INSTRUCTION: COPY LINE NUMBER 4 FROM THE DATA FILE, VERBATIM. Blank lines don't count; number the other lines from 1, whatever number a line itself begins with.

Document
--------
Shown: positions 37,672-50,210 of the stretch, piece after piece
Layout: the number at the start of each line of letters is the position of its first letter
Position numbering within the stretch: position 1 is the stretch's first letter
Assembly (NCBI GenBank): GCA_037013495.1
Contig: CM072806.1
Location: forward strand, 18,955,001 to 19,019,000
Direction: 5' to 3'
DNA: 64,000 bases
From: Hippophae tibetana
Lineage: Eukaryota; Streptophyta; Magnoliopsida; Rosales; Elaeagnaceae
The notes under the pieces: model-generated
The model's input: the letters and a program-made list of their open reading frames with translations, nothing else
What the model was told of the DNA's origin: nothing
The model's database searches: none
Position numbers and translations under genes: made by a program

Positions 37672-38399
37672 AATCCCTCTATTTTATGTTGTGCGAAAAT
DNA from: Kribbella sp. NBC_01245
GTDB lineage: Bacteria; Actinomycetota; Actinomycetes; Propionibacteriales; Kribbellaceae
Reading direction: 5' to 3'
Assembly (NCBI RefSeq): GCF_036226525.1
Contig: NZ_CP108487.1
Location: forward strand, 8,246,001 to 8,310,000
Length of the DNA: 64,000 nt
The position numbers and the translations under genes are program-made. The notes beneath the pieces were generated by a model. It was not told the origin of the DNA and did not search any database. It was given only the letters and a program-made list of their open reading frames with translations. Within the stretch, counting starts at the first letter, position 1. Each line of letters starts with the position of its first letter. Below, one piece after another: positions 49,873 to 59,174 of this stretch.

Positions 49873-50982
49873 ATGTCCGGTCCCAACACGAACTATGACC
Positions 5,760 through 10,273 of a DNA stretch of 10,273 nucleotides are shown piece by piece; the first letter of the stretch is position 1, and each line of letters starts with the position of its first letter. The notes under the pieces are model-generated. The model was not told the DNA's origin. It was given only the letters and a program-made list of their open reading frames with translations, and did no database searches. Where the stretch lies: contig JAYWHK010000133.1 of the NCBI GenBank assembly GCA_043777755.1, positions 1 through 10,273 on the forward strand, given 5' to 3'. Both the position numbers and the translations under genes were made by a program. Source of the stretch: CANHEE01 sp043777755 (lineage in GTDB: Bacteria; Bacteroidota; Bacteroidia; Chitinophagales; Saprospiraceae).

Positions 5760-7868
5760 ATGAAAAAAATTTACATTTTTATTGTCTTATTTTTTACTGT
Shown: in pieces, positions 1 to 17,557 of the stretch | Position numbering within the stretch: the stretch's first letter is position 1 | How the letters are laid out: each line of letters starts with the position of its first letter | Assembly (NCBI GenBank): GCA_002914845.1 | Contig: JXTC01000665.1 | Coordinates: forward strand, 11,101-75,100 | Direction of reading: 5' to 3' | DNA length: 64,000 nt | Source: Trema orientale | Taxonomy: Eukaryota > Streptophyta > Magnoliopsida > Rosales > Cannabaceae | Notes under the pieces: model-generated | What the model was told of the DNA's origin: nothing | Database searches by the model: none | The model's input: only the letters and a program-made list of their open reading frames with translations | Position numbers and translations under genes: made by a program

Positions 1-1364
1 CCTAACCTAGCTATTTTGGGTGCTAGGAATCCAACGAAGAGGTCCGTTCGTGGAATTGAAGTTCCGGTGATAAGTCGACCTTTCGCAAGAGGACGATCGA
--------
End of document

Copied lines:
Assembly (NCBI GenBank): GCA_037013495.1